Stratasys, Inc. (NASDAQ: SSYS) and Objet Ltd. today announced that the closing of their pending merger will not occur during the third quarter as previously announced, as the process under the Defense Production Act of 1950 is not yet complete. As previously disclosed in the parties’ joint proxy statement/prospectus, Stratasys and Objet filed a joint voluntary notice with the Committee on Foreign Investment in the United States (“CFIUS”) in accordance with Section 721 of the Defense Production Act of 1950, as amended, and regulations thereunder. The statutory period for completion of the process under the Act has extended beyond the end of the third quarter. Stratasys and Objet expect a conclusion in the fourth quarter. Since the parties did not close the merger by the end of the third quarter, Stratasys and Objet have agreed to amend their merger agreement to extend the end date under the merger agreement to October 19, 2012. Under the merger agreement as amended, either party can terminate the merger agreement if the merger is not completed on or before that date. As announced on April 16, 2012, Stratasys and Objet entered into a definitive merger agreement under which the companies will combine in an all-stock transaction with a combined equity value of approximately $1.4 billion, based upon the closing price of Stratasys’ common stock on April 13, 2012. The transaction has received HSR approval and also been approved by Stratasys stockholders. Cautionary Statement Regarding Forward-Looking Statements Statements in this document regarding the proposed transaction between Stratasys and Objet, including, without limitation, the expected timetable for completing the transaction, statements related to the anticipated consummation of the proposed combination of Stratasys and Objet, statements regarding regulatory review of the transaction, management of the combined company, the benefits of the proposed combination, the future financial performance of the combined company after the proposed combination, and any other statements regarding future expectations, beliefs, goals, plans or prospects constitute forward-looking statements within the meaning of the Private Securities Litigation Reform Act of 1995. Any statements that are not statements of historical fact (including statements containing “believes,” “anticipates,” “plans,” “expects,” “may,” “will,” “would,” “intends,” “estimates” and similar expressions) should also be considered to be forward-looking statements. There are a number of important factors that could cause actual results or events to differ materially from those indicated by such forward-looking statements, including: the ability of each of Stratasys and Objet to satisfy the closing conditions and consummate the transaction; the risk that the businesses may not be integrated successfully; the risk that the transaction may involve unexpected costs or unexpected liabilities; the risk that synergies from the transaction may not be fully realized or may take longer to realize than expected; the risk that management’s focus on and disruptions arising from the transaction make it more difficult to maintain relationships with customers, employees, or suppliers; and the other risks set forth in the definitive proxy statement/prospectus filed with the SEC by Stratasys on August 8, 2012, as well as the other factors described in the filings that Stratasys makes with the SEC from time to time. If one or more of these factors materialize, or if any underlying assumptions prove incorrect, the transactions described herein may not be successfully consummated, and if consummated the actual results, performance or achievements of the combined company may vary materially from any future results, performance or achievements expressed or implied by these forward-looking statements.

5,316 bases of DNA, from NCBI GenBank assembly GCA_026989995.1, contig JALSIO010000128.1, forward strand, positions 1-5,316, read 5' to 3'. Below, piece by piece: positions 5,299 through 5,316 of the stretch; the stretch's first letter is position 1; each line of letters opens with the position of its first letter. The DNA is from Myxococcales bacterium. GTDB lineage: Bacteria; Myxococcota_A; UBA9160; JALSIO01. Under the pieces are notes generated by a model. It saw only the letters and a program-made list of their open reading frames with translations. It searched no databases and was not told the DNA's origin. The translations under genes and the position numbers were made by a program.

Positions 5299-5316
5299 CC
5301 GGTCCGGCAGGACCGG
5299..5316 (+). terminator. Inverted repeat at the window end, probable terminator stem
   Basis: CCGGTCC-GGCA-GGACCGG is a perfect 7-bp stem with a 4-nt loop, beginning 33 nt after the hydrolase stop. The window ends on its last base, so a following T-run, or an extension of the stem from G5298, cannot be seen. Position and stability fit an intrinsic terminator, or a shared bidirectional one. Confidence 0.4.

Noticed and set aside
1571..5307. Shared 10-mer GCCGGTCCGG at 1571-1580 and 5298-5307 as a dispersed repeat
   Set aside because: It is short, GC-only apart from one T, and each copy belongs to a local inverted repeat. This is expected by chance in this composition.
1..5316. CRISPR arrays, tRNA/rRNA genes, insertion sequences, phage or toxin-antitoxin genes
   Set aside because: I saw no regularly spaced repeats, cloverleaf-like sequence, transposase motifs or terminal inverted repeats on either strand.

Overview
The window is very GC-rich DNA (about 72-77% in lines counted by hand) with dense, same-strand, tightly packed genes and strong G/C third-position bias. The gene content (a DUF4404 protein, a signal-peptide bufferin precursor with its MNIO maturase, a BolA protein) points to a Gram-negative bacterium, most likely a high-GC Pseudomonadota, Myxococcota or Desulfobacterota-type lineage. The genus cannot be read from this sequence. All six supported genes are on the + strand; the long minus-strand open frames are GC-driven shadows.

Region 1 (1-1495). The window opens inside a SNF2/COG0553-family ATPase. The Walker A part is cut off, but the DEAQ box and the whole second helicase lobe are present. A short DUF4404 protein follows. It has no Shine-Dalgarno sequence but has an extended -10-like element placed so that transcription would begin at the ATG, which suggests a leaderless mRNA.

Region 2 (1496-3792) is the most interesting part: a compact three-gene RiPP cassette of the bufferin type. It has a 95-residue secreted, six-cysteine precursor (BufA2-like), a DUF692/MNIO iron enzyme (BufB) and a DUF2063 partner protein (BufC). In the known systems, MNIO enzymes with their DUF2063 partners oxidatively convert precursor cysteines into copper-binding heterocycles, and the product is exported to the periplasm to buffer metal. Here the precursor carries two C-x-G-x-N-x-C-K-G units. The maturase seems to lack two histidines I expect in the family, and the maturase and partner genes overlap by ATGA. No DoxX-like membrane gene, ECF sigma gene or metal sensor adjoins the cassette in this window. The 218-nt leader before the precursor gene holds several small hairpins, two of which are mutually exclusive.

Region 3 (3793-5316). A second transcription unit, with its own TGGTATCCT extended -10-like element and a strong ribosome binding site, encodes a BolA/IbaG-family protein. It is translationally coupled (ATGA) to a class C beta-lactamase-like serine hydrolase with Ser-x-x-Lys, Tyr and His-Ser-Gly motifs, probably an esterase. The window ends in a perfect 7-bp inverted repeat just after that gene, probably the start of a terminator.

In addition, the statements in this document reflect the expectations and beliefs of Stratasys as of the date of this document. Stratasys anticipates that subsequent events and developments will cause its expectations and beliefs to change. However, while Stratasys may elect to update these forward-looking statements publicly in the future, it specifically disclaims any obligation to do so. The forward-looking statements of Stratasys do not reflect the potential impact of any future dispositions or strategic transactions, including the Merger that may be undertaken. These forward-looking statements should not be relied upon as representing Stratasys’ views as of any date after the date of this document.About Stratasys Stratasys Inc. is a maker of additive-manufacturing machines for prototyping and producing plastic parts. The company markets under the brands Mojo, uPrint and Dimension 3D Printers and Fortus Production 3D Printers. The company also operates RedEye On Demand, a digital-manufacturing service for prototypes and production parts. Stratasys manufactures 3D printers for Hewlett Packard, which it sells under the brand Designjet3D. In 2011 Stratasys acquired 3D printer maker Solidscape Inc. According to Wohlers Report 2012, Stratasys had a 41.5 percent market share in 2011, and has been the unit market leader for the tenth consecutive year. Stratasys patented and owns the Fused Deposition Modeling (FDM®) process. The process creates functional prototypes and manufactured goods directly from any 3D CAD program, using high-performance industrial thermoplastics. The company holds more than 285 granted or pending additive-manufacturing patents globally. Stratasys products are used in the aerospace, defense, automotive, medical, business and industrial equipment, education, architecture, and consumer-product industries. Online at: www.Stratasys.com FDM, Dimension, Fortus, uPrint, Mojo and Stratasys are registered trademarks of Stratasys Inc. Fused Deposition Modeling is a trademark of Stratasys Inc. About Objet Objet Ltd. is a leading provider of high quality, cost effective inkjet-based 3D printing systems and materials. A global company, Objet has offices in North America, Europe, Japan, China, Hong Kong, and India. Objet’s 3D printing systems and 3D printing materials are ideal for any company involved in the manufacture or design of physical products using 3D software or other 3D content. Companies using Objet’s solutions can be typically found in sectors such as consumer goods & electronics, aerospace & defense, automotive, education, dental, medical and medical devices, architecture, industrial machinery, footwear, sporting goods, toys and service bureaus. Founded in 1998, the company has thousands of customers worldwide including a substantial share of the relevant Fortune 100 and Fortune 500. Its award-winning technology (13 awards in 8 years) is based upon over 110 patents and patent pending inventions. Objet’s advanced 3D printing systems and range of over 100 materials enable professionals to build prototypes that accurately simulate the true look, feel and function of an end-product, even complex, assembled goods. The Objet Connex™ line of multi-material 3D printers features the world’s only technology to simultaneously jet 2 materials. With this, users can print many different materials into a single part and print various mixed parts on the same build tray. Users can also create advanced composite materials, or Digital Materials™ featuring unique mechanical and thermal properties. Objet’s range of over 100 3D printing materials simulate properties ranging from rigid to rubber-like, transparent to opaque and standard to ABS-grade engineering plastics, with a large number of in-between shore grades and shades. Objet’s 3D printers are available in a range of form-factors, from cost-effective desktop 3D printers ideal for entry-level professionals all the way to industrial-scale multi-material machines for front-line designers and top manufacturers. Objet’s 3D printers feature the industry’s highest-resolution 3D printing quality, based on 16-micron (0.0006 in.) super-thin layering, wide material versatility, office friendliness and ease of operation. For more information, visit us at www.objet.com, and for more about 3D printing industry-related news, business issues and trends, read the Objet blog.